The analysis of data from 32 community health centers that serve low-income people found that breast cancer screening for 50- to 74-year-old women dropped 8% between July 2019 and July 2020. That wiped out an 18% increase between July 2018 and July 2019.
“This study is important because these populations have long-standing barriers to accessing care, lower breast screening rates, higher breast cancer [death] rates, and are especially vulnerable to health care disruptions,” said study leader Stacey Fedewa of the American Cancer Society.
If the 2018 to 2019 trend had continued through 2020, about 63% of women would have been screened for breast cancer in 2020 instead of the nearly 50% of women who actually were, the study found.
The decline in screening means the 32 centers had potentially 47,517 fewer mammograms and 242 missed breast cancer diagnoses, according to findings published Aug. 26 in the journal Cancer.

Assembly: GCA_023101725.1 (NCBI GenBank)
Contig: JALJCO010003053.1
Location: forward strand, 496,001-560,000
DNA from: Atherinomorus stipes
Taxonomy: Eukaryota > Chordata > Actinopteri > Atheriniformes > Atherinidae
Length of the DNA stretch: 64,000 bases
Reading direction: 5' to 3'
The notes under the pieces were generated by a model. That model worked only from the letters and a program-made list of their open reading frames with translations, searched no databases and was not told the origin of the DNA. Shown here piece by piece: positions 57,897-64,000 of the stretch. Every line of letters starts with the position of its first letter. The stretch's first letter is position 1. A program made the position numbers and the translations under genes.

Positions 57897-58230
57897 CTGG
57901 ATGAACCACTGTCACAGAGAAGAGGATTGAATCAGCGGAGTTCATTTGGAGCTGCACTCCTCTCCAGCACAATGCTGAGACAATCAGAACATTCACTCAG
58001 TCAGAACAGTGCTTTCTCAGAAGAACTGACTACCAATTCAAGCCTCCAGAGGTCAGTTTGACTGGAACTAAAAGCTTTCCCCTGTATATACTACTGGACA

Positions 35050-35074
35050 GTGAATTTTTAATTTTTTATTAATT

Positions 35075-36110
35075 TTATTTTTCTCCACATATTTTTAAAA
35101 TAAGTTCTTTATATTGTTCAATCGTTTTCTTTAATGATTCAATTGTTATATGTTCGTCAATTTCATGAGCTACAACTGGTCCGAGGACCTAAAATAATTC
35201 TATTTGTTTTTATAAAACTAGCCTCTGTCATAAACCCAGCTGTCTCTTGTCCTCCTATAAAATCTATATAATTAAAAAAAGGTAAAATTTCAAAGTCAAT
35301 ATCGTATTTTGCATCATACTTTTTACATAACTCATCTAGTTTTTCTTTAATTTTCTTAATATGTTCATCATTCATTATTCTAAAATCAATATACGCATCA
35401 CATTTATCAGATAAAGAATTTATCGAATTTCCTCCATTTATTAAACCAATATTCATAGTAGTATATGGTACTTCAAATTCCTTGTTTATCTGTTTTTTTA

The researchers noted that clinics in the study were part of an American Cancer Society grant to improve breast cancer screening rates. It’s unclear how the pandemic affected screening services in community health centers nationwide.
Programs that were introduced before and continued through 2020 may have reduced the pandemic’s effects on breast cancer screening services, the study authors suggested.
Declining screening rates in clinics serving lower-income areas with barriers to health care access and higher breast cancer death rates underscore the need for additional resources to identify women in need of screening, the team noted in a journal news release.
“These actions will be critical as communities and clinics return to screening with hopes of reaching pre-pandemic breast cancer screening rates in the communities they serve,” Fedewa and colleagues concluded.
The U.S. National Cancer Institute has more on breast cancer screening.
SOURCE: Cancer, news release, Aug. 26, 2021